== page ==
Remón Cantera, José Antonio (1908–1955)

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Remón Cantera, José Antonio (1908–1955)

José Antonio Remón Cantera (b. 1 June 1908; d. 2 January 1955), president of Panama (1952–1955). Born into a prominent Panamanian family, Remón received a scholarship to attend the Military Academy in Mexico. After graduating third in his class in 1931, he returned to Panama and was made a captain in the National Police. Remón's attempts to reform and modernize the force were well received, and in 1947 he was made commandant. Under Remón, the National Police became the arbiter of Panama's political fate, making or breaking presidents at the will of the commandant.

In 1951, Remón made a bid for the presidency and, endorsed by a party of his own creation, won the 1952 elections with nearly half the votes. He immediately began a domestic campaign to bring order and prosperity to the country. During Remón's administration there were advances in education, health care, and commerce, but severe restrictions on political parties and labor unions earned him the reputation of dictator. Remón's greatest achievement while in office was the renegotiation of the 1903 Hay-Bunau-Varilla Treaty. The result of his efforts was the Eisenhower-Remón Treaty (1955), which gave Panama additional rights to Canal Zone revenues, ended discriminatory wage practices in the zone, and increased the annuity paid by the United States for the canal. Remón was assassinated in Panama City before the treaty was finalized.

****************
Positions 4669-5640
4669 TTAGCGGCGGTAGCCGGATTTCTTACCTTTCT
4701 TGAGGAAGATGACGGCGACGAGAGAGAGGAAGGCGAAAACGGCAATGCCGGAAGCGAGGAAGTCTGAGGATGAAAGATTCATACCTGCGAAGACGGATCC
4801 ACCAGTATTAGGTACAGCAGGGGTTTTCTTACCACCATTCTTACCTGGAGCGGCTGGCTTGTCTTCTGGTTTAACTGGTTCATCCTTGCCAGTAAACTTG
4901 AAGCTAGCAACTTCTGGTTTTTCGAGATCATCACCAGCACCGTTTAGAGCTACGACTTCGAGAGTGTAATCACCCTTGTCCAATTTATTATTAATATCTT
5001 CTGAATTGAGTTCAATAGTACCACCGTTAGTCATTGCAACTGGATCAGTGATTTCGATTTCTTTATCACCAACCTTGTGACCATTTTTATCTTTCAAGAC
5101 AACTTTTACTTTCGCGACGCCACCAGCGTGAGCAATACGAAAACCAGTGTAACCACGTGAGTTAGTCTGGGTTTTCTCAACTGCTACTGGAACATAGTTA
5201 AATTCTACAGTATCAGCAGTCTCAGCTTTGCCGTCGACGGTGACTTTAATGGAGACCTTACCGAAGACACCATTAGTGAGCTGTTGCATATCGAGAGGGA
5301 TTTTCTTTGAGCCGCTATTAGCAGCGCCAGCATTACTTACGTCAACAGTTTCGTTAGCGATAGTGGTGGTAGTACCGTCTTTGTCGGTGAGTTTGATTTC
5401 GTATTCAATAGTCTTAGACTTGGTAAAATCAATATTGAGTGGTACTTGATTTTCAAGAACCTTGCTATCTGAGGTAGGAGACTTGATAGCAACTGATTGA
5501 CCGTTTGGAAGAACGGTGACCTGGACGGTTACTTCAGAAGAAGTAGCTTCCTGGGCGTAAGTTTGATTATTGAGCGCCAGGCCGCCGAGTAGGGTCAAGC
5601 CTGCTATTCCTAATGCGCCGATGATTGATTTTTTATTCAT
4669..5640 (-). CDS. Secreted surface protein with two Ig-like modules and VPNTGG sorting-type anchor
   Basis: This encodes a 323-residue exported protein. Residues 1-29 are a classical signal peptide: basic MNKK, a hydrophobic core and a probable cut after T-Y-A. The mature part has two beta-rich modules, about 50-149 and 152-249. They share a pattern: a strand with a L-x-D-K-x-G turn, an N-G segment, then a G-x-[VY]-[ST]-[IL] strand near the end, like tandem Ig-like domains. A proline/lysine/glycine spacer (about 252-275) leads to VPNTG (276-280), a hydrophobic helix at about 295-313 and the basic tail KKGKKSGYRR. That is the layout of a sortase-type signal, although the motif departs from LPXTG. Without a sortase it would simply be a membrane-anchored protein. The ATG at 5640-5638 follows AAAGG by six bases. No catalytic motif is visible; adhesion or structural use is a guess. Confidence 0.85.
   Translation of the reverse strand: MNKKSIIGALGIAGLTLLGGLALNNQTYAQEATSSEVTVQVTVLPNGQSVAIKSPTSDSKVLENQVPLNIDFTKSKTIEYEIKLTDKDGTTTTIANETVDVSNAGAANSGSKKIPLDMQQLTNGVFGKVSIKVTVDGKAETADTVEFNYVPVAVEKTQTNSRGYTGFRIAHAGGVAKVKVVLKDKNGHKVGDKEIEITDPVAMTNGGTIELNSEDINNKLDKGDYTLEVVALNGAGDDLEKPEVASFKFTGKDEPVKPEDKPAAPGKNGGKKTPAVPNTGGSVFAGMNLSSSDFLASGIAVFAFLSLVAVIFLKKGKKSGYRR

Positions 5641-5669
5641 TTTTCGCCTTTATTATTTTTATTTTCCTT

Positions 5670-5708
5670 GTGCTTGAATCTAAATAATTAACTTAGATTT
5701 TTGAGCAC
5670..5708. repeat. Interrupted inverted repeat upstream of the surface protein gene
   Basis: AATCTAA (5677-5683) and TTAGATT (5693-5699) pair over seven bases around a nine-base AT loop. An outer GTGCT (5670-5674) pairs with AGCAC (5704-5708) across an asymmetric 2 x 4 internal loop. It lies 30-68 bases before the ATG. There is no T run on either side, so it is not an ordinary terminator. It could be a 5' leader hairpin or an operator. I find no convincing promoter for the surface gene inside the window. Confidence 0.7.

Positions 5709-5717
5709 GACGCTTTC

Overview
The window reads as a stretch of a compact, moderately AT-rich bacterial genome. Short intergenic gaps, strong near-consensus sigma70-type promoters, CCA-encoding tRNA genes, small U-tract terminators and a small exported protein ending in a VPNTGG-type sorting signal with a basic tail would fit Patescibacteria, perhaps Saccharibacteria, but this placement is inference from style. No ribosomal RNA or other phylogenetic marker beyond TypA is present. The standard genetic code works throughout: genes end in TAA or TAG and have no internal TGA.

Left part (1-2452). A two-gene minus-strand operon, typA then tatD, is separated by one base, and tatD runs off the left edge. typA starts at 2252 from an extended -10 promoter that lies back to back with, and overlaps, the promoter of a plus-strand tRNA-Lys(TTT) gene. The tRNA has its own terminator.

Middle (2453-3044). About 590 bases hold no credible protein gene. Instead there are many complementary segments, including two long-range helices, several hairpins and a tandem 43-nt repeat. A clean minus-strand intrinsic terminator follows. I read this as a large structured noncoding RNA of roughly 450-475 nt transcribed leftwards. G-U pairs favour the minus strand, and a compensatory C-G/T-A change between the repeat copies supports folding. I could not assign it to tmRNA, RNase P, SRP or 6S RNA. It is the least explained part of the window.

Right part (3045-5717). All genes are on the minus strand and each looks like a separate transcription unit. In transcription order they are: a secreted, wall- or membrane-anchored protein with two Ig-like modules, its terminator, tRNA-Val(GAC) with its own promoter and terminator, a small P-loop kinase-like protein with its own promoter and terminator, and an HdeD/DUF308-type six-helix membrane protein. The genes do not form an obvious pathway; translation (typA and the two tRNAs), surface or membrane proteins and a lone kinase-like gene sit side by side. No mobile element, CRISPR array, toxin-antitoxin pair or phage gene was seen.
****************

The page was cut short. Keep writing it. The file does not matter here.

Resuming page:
See alsoEisenhower-Remón Treaty (1955); Hay-Bunau-Varilla Treaty (1903); Panama; Panama Canal.


Larry La Rae Pippin, The Remón Era (1964).

Manuel María Alba C., Cronología de los gobernantes de Panamá, 1510–1967 (1967).

Additional Bibliography

Romeu, José Vicente. Del caso Remón-Guizado. Panama City: Instituto Nacional de Cultura, Editorial Mariano Arosemena, 2000.

                                             Sara Fleming